Photography is a field that anyone with a camera can explore. To learn more about this career, you can join high school camera clubs, yearbook or newspaper staffs, photography contests, and community hobby groups. You can also seek a part-time or summer job in a photo studio or camera shop, or work as a developer in a laboratory or processing center.
If you are interested in becoming a publicity photographer, volunteer to take photographs for community and nonprofit organizations in your area. This will you give a good introduction to the field, and even allow you the chance to have your work published in press releases and at an organization's Web site. Start a blog that features your photographs. Talk to photographers about their careers. Visit https://www.asmp.org/find-a-photographer and http://aspp.com/find-a-pro/search-pros for lists of media photographers. Finally, consider becoming a high school- or college-level member of American Photographic Artists.
Many photographers rely on public relations work or corporate photography for a large bulk of their assignments. They are often hired by the public relations department of a corporation to take formal portraits of executives or shoot photos to accompany a press release or for use on a Web site or in brochures. Photographers are often hired to document special events such as the opening of a new facility, a community event, or a corporate-sponsored charitable event. Some photographers may be asked to film an event for use in a video or Internet release.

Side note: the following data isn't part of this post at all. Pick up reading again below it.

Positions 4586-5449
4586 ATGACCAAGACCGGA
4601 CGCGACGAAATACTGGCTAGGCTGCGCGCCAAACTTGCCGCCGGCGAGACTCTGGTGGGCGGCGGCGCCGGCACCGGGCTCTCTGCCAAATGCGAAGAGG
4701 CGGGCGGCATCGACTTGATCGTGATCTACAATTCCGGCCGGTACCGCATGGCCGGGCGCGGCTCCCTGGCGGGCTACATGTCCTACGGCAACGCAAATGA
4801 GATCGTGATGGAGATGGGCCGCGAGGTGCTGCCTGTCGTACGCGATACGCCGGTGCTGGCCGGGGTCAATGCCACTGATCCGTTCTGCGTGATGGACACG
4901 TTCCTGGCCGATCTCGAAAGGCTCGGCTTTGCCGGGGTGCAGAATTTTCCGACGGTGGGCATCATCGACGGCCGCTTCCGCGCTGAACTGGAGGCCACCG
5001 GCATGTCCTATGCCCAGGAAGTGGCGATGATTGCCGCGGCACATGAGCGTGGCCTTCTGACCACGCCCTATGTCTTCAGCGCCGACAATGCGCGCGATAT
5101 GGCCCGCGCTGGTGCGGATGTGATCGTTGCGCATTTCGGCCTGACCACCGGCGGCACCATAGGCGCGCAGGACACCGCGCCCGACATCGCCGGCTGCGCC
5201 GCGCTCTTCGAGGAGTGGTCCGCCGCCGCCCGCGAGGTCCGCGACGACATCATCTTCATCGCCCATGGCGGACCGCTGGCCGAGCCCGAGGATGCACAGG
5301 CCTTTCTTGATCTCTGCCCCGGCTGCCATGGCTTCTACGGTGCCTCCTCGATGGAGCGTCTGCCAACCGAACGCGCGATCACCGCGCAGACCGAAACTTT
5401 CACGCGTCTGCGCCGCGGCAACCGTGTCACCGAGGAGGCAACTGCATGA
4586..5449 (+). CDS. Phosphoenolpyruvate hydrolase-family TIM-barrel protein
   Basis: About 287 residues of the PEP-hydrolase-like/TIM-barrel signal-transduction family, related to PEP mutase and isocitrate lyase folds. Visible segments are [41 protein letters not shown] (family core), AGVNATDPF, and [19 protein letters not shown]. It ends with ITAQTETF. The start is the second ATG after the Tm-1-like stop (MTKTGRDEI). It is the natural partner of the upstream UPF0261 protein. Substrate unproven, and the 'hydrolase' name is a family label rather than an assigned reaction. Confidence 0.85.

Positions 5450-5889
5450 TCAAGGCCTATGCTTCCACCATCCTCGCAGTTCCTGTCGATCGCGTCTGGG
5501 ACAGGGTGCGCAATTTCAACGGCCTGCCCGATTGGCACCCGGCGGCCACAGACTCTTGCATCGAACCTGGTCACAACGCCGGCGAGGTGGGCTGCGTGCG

Photography is both an artistic and technical occupation. There are many variables in the process that a knowledgeable photographer can manipulate to produce a clear image or a more abstract work of fine art. First, photographers know how to use cameras and can adjust focus, shutter speeds, aperture, lenses, and filters. They know about the types and speeds of films. Photographers also know about light and shadow, deciding when to use available natural light and when to set up artificial lighting to achieve desired effects.
Most photographers today use digital cameras, rather than traditional silver-halide film cameras (for which film is developed in a laboratory). With this technology, film is replaced by microchips that record pictures in digital format. Pictures can then be downloaded onto a computer's hard drive. Using special software, photographers edit the images on the screen and place them directly onto the layout of a Web site or brochure. Most photographers continually experiment with photographic processes to improve their technical proficiency or to create special effects.
Many times, photographers work with public relations professionals such as designers and writers to create publicity campaigns. Some photographers write for trade and technical journals, teach photography in schools and colleges, act as representatives of photographic equipment manufacturers, sell photographic equipment and supplies, produce documentary films, or do freelance work.